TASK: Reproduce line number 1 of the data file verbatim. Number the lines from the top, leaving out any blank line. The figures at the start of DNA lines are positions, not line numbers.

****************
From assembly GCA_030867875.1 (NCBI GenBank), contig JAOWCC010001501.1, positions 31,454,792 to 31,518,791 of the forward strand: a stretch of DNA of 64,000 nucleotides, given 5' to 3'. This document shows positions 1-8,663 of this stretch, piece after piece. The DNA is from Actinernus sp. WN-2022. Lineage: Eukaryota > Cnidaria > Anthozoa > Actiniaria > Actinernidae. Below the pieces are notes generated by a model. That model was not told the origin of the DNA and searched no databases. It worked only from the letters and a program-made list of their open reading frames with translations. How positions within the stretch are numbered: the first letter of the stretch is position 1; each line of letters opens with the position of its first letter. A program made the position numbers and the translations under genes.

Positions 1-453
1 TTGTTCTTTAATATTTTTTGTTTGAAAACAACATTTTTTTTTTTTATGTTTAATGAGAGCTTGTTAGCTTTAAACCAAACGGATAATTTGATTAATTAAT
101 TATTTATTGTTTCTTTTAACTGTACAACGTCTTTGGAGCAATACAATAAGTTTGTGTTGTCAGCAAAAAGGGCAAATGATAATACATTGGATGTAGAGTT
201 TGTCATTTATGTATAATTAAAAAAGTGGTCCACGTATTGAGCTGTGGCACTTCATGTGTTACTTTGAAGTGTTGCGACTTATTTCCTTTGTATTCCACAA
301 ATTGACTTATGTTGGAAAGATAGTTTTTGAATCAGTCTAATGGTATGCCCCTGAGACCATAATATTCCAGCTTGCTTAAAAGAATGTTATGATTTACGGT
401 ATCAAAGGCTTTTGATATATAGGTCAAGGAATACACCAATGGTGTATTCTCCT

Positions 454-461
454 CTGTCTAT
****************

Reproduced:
From assembly GCA_030867875.1 (NCBI GenBank), contig JAOWCC010001501.1, positions 31,454,792 to 31,518,791 of the forward strand: a stretch of DNA of 64,000 nucleotides, given 5' to 3'. This document shows positions 1-8,663 of this stretch, piece after piece. The DNA is from Actinernus sp. WN-2022. Lineage: Eukaryota > Cnidaria > Anthozoa > Actiniaria > Actinernidae. Below the pieces are notes generated by a model. That model was not told the origin of the DNA and searched no databases. It worked only from the letters and a program-made list of their open reading frames with translations. How positions within the stretch are numbered: the first letter of the stretch is position 1; each line of letters opens with the position of its first letter. A program made the position numbers and the translations under genes.